A year in the life of student drama trailers


Many drama productions across Oxford decide to ‘plug’ their latest shows with filmed trailers. These range from downright surreal to incredibly intriguing, and, with the end of the calendar year rapidly approaching, it seems like an appropriate time to look back and pick the invariable highs and lows of what was ultimately quite a creative year for the Oxford drama scene. What all of these, as well as the large number of other trailers, ultimately show is the wealth of opportunity and artistic vision that exists within the University, one that is destined to continue in the next year. 

One example of a student film making organisations is shown in action in the photo above – the OBA (Oxford Broadcasting Association) is working on a series of adventurous, novel and engrossing features that will hopefully take centre stage in the coming year (shooting for the short piece titled ‘In A Grove’ is ongoing). In the mean time, it is worth recognising these trailers as the labour of love they actually are, rather than simply as a bolt-on to stage productions.

1.) ‘A Theory of Justice’ – Hilary 2013/Edinburgh 2013

Open to Ollie Nicholls’ pristine features, melodiously bringing us the unforgettable chorus line to ‘A Theory of Justice’, destined to be hummed by PPE students casually in the library for the rest of the year. The show itself may have had a sell-out run in Oxford and then a reasonable time in Edinburgh, but the main pitfall of this trailer is that you never get the grand sense of scale that the show came to represent. Time-travelling debating meets romance in a philosophical setting is a hard act to sell, and whilst the show benefited from being a giant academia injoke, very little actual substance is conveyed through this minute long piece. Constraints must, of course, be considered; it is difficult to get a large cast together to give any trailer the desired impact, but perhaps this would have worked in this case.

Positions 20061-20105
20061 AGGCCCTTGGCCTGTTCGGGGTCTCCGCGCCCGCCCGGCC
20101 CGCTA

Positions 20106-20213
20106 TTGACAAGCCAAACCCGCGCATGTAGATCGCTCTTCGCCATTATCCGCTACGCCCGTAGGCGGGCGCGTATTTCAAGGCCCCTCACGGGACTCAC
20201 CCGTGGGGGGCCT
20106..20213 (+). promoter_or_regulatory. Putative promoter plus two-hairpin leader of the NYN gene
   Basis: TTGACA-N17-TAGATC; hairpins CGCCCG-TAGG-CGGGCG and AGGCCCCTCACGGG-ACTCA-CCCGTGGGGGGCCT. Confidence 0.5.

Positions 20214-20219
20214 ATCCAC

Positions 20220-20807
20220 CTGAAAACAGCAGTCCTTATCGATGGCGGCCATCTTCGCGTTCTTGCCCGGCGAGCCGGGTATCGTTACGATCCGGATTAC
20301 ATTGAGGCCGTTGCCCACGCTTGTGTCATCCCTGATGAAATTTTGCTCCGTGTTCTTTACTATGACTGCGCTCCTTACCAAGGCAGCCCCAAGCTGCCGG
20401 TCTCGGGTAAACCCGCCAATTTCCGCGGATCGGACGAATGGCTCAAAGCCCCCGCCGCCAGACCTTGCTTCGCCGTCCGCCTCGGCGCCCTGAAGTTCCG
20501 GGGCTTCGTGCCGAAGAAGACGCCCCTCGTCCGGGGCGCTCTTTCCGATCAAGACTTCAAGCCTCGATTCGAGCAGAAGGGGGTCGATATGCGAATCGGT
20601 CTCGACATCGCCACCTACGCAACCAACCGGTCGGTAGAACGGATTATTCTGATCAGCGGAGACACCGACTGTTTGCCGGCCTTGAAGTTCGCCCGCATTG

2.) ‘The Glass Menagerie’ – Trinity 2013

Okay, the whole ‘it’s better than…’ tagline may be a pretty applaudable marketing technique but when concerned with a play depicting the difficulty of both accepting reality and comprehending the depths of escapism, it proved to be a jarring mix. It may have been billed as ‘better than sex’, but after two hours in a darkened, hot room in Corpus on a Thursday summer evening, the comparison is perhaps easier to make than first assumed.

3.) ‘The Cherry Orchard’ – Hilary 2013

The silent-movie is an oft-used effect with amateur film works, but here it works perfectly – capturing the whimsical tone that the later production managed to maintain. The introduction to the relatively large cast is also a treat- watch out especially for Gayev (Will Law)’s expression of bliss with the consumption of a small sweet.

4.) ‘Shells’ – Michaelmas 2013


Say what you want about Rough-Hewn, they know exactly how to pitch a trailer. Every image in the clip from Coase’s Shells has an underlying sense of menace and intrigue, lavishly placed on some undisclosed beach at an undisclosed time. The armchair for instance – it is not known why it is there, but to a certain extent it matters little compared to the confrontation taking place with it. This is student film at its best.

5.) ‘The Producers’ – Michaelmas 2013

The Producers was an incredible show – how could it not be when billed as the most expensive student performance on an Oxford stage. It was hilarious from start to finish. The dancing was astounding and well-choreographed. It drew the audience into this lavish, colourful, almost farcical world. Unfortunately this image just isn’t replicated in the trailer (especially for those prone to epileptic seizures). The rapidly interchanging shots at the start of the trailer almost imply a sense of sinister dance-based foreboding, rather than loveable comedic interaction. The stroll down a wet Oxford street may well have suited us as students, but loses what makes The Producers such a sell-out hit time and time again – a rollercoaster ride through a Broadway landscape of surrealism and adventure. 

PHOTO\\ Naveen Saxen


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